Last week I was asked by a major 3PL about what will happen after Covid-19 and if I could share any trends or future predictions. I’ll be honest, I found it quite a hard question to answer.
There’s the obvious answers: increased use of automation and robotics is a given, as is its impact on employment levels in the sector; same goes for the re-shaping of supply-chains, both through technology and by bringing supply chains closer to home; finally there’s the seemingly never-ending demand for warehousing, particularly as huge volume retailers like supermarkets add further e-commerce capacity and change the very foundation of primary and secondary distribution.
But something getting less attention is the polarised logistics economy we have at the moment.
If the mood from trade associations is to be believed there are logistics sectors in serious troughs at the moments. The Road Haulage Association has warned of 46% of the UKs truck fleet being parked up. The Association of Pallet Networks claims the sector is in a “catastrophic position”. The four main air cargo companies in the UK have warned of the imminent collapse of their sector…
I get it. There are no planes flying out of airports. There are no restaurants open to deliver to. OEMs are slowly re-opening manufacturing facilities to produce for an unpredictable demand. Some sectors are going cap-in-hand to government to urge support, relief or a combination of the two… These are the have-nots of logistics.
Then there are the haves. Investors and industry-watchers are eagerly awaiting Amazon’s Q1 performance, details of which will be over-scrutinised with endless hot-takes tomorrow. Yet Amazon is National Freight Corporation for our time (for those old enough to remember the UK nationalised transportation business of the post-war years that can now trace its lineage to DHL), an essential globalised home delivery utility fulfilling our stay-at-home needs for children’s books and lightbulbs.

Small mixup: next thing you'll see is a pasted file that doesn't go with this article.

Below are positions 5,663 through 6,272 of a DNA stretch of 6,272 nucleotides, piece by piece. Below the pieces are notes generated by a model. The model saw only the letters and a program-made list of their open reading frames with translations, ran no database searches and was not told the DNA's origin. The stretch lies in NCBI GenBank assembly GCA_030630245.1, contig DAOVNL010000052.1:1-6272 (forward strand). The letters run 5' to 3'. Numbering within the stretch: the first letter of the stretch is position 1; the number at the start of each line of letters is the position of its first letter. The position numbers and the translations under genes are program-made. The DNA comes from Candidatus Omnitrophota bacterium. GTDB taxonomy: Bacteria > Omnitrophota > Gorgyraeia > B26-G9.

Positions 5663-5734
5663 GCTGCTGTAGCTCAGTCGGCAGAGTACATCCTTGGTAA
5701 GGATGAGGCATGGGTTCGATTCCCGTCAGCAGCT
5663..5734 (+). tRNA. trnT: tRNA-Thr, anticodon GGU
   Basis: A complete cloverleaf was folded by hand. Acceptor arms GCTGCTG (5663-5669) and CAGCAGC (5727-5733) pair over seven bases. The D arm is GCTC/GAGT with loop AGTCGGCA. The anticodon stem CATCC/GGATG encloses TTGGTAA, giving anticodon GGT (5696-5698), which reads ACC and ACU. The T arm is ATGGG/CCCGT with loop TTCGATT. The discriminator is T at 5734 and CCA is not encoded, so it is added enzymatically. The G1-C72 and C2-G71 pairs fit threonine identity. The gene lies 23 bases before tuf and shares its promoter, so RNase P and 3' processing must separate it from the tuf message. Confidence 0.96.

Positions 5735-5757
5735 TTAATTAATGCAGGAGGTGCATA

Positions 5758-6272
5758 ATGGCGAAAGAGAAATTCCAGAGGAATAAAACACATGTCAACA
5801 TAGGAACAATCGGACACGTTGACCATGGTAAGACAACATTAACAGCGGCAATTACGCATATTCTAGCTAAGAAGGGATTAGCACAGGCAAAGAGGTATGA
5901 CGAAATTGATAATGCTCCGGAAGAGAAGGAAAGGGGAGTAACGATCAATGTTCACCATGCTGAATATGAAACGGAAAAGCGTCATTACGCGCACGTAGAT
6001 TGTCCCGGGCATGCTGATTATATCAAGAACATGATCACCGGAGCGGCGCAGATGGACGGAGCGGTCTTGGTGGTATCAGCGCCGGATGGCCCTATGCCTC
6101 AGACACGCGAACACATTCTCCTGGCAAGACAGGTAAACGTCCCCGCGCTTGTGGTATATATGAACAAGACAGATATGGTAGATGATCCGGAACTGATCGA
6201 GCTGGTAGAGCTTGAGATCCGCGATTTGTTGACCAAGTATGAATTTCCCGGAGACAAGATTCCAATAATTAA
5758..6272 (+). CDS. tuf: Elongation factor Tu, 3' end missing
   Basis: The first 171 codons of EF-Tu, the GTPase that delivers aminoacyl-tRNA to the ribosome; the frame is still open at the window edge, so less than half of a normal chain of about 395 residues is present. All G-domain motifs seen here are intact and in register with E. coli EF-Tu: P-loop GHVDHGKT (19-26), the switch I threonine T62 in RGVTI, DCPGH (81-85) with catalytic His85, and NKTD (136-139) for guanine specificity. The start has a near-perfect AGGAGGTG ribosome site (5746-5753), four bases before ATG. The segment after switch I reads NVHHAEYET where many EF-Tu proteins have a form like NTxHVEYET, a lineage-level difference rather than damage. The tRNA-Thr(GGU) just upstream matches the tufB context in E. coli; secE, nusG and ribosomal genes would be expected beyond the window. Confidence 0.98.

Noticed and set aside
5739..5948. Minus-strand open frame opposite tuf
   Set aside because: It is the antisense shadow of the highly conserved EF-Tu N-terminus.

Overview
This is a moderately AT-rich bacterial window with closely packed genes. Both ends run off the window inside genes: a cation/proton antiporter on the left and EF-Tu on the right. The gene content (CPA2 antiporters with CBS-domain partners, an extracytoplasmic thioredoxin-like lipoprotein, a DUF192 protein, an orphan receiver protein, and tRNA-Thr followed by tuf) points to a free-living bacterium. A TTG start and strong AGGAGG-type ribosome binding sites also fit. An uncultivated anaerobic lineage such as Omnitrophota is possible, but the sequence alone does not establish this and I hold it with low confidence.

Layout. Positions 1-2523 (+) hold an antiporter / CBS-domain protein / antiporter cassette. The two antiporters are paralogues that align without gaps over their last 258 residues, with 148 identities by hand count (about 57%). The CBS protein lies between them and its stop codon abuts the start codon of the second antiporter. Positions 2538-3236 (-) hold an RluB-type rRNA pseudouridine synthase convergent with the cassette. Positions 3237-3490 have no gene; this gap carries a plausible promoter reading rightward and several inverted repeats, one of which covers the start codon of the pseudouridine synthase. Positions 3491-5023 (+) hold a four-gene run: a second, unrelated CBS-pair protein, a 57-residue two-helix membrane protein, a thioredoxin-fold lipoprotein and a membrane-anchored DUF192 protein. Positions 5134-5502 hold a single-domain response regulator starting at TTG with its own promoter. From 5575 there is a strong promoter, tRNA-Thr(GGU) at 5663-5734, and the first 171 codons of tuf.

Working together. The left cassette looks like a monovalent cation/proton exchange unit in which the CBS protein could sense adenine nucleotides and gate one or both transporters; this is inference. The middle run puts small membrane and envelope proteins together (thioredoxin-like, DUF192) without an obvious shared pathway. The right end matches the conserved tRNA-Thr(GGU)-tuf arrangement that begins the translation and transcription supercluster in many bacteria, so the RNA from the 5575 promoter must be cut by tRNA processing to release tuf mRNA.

Also, in the haves are Britain’s supermarkets, which look to be on the verge of a major structural change in their operations. Regular readers of this column will know that the Walton household favours one particular supermarket, which is currently looking to improve its home delivery options. That could mean early morning deliveries for the kind of goods you used to pop into an Express or Convenience store for on the way home from work. It’s a deep relationship with the customer.
This is the difference between the haves and have-nots. In many cases the have-not sector is low margin, volume orientated necessity. Most buyers would have no qualms in using a similar, lower-cost alternative. That certainly happened during the 2008/09 years.
Our post Covid-19 economy will be defined by a logistics relationship with greater depth. The supplier – be it 3PL, systems integrator or vendor – that doesn’t just understand your business but innovates for you will find much more success.
Christopher Walton, Editor, Logistics Manager